Sometimes, the hustle and bustle of a busy life can get overwhelming. Being constantly attached to our phones, our emails, and our social media can leave us feeling stressed and burdened – making us yearn for a break from the screens and sidewalks.
Ireland is home to some of the most stunning scenery that this world has to offer, and, if you’re looking for a complete getaway from society, some of the most beautiful places that are far off the beaten track. Here are 5 of the most remote places in Ireland that are sure to make you unplug, relax, and enjoy nature.
1. Glenlough Bay
Glenlough Bay in Co Donegal is one of the most breathtakingly stunning beaches and is considered to be one of the most remote locations on mainland Ireland. The Bay resides three kilometres north of An Port at the end of a twisting 20km single-track road – taking you far away from civilization.
The Bay itself is a collection of marvellous sea cliffs reaching 250m in height, and incredible sea stacks that attract climbers from all over the country. This is one of the largest shingle storm beaches in Ireland, which means that it is mostly composed of rocks, pebbles, and shingles due to the ferocity of the storms and waves that hit the beach. During a large wave or a fierce storm, the roar of the rocks and shingles being thrown on the beach can be deafening, even from atop the steep cliffs!
2. Cnoc na Mara
For all of you climbers out there – this one’s for you. Cnoc na Mara (Hill of the Sea) is an iconic 100m shark fin sea stack residing in the shadow of Ireland’s highest sea stack, Tormore Island. For experienced climbers, the Cnoc na Mara can prove to be one of the most rewarding and adventurous climbs in the country.
Along with the effort of climbing this rock comes the effort of actually getting to this extremely remote location. First, one has to drive the single-landed highway from Ardara to An Port. Then, on foot, walk to the viewpoint overlooking Glenlough Bay and descend the extremely steep grass slope until you reach the entrance to Shambala storm beach. From the beach, it is then a 125-meter sea passage to the base of the stack. For more information on the proper approach to the stack, visit Unique Ascent.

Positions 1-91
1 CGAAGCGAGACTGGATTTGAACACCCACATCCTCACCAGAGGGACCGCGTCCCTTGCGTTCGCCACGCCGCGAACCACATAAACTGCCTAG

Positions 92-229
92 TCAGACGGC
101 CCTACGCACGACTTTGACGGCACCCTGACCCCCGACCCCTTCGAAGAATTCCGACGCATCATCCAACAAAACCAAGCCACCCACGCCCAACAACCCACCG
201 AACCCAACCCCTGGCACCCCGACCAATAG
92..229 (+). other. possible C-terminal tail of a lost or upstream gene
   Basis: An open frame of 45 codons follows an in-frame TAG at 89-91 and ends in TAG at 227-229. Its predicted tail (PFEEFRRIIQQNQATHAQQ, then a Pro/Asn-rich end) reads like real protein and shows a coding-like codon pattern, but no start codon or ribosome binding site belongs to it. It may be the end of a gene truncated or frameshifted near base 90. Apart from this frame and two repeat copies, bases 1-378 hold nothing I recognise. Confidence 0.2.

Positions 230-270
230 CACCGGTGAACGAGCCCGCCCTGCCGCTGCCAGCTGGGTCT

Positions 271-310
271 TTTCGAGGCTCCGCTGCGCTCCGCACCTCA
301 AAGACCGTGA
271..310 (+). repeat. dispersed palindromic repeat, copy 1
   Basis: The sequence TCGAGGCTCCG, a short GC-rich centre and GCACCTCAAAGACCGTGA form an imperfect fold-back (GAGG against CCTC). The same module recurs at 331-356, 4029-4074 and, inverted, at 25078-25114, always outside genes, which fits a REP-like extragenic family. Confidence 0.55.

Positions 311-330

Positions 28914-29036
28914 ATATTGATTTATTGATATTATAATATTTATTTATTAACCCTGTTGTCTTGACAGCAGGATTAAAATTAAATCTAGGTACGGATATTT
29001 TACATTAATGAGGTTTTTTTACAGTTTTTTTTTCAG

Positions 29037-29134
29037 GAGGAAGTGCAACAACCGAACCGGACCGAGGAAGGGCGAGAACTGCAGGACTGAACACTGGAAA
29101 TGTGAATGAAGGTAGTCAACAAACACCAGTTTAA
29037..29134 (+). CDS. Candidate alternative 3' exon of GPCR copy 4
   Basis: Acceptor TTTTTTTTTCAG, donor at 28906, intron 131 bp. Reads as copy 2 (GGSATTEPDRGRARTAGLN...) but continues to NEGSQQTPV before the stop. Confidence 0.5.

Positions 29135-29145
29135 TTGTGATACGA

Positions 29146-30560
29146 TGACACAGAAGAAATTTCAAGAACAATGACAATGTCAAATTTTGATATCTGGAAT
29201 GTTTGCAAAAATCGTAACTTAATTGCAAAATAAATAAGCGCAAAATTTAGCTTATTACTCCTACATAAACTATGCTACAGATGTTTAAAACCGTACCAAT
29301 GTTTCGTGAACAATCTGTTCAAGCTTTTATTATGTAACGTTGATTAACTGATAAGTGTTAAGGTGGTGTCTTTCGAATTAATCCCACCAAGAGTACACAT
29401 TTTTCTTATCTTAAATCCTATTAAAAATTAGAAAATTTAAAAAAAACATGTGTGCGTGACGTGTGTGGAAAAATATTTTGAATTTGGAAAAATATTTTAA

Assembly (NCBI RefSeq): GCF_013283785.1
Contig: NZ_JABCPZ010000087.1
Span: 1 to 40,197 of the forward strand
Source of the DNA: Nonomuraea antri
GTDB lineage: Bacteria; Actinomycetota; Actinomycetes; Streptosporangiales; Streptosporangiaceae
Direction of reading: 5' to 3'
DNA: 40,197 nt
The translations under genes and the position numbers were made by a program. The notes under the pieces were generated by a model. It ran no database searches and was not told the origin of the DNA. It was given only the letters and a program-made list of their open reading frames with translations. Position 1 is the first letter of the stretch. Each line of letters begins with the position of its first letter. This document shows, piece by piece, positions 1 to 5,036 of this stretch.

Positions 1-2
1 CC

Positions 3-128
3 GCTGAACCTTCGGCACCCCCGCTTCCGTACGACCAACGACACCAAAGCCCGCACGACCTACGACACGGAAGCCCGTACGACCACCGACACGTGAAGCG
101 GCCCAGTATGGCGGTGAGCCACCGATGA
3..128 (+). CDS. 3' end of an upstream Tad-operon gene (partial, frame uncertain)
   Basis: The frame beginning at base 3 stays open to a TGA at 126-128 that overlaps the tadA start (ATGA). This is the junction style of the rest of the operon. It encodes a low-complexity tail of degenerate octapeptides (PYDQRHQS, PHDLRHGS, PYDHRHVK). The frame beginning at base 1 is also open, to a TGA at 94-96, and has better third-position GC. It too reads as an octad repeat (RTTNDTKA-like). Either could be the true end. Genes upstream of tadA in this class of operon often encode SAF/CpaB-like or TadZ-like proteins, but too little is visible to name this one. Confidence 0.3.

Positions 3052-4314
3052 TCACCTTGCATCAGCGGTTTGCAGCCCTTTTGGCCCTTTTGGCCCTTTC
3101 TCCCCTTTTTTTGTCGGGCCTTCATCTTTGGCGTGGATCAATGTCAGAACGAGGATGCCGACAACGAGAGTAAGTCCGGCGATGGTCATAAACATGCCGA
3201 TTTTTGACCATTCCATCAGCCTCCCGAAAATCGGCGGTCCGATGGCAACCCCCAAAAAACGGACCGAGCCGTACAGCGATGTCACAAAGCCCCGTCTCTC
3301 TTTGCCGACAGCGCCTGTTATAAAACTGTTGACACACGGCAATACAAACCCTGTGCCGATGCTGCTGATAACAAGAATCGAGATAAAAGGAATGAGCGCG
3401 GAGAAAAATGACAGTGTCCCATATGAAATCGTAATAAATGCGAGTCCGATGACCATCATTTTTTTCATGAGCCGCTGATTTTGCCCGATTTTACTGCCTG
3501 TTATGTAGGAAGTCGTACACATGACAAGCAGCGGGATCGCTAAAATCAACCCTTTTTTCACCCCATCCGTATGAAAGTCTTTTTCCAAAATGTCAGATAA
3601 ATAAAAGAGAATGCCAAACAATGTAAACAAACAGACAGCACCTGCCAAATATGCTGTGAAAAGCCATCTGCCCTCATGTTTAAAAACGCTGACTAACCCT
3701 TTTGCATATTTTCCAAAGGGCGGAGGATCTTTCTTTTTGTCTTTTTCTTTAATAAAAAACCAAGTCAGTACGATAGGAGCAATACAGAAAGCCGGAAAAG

3. Slieve Carr – Ballycroy National Park
Ballycroy National Park is one of Ireland’s largest parks, preserving 11,000 hectares of gorgeous countryside filled with shimmering lakes, towering mountains, and lush bogland. This national park, located in Co Mayo, will take you far away from the stresses of city life, bringing you back to the peace and serenity of nature.
Within this park lies what is known as Ireland’s most remote mountain, Slieve Carr. Slieve Carr, situated in the northern heart of the massive park, is a 721m mountain that provides a steep, tough ascent from the beautiful Scardaun Loughs at the base. At the summit, there is an ancient burial cairn known as Laghtdauhybaun, from Leacht Dáithí Bháin, burial monument of white Dáithí, which is believed to refer to an ancient king of Connachtin that ruled in the 5th century.
The mountain gives incredible 360-degree views of Blacksod Bay, Achill, and stunning lakes below.
Situated off the coast of Galway, this uninhabited island boats remarkable views of the stunning Atlantic and is steeped in ancient history. The island was inhabited for thousands of years up until the 1960s when residents were forced to evacuate due to the island’s inaccessibility. The island is filled with ancient burial sites, ruins of churches, and abandoned monuments dating back thousands of years. If you’re a history buff looking to spend some time outdoors, this is your spot!
5. Black Valley
The Black Valley in Co Kerry is sprawling with natural vistas and a gorgeous landscape unspoilt by civilization. Lying just south of The Gap of Dunloe, The Black Valley is a hiker’s paradise. It is famous for being the very last place in Ireland to even be connected to electricity and telephone lines due to its remoteness, and, because of such, cell phone reception in the area should not be relied upon.
In this valley, you can drive for miles and hike for hours without seeing civilization. During the spring, the valley is covered in bog cotton and yellow irises. Surreal red and purple heather line the fields, and flowing streams and glass-like lakes blanket the woodlands.
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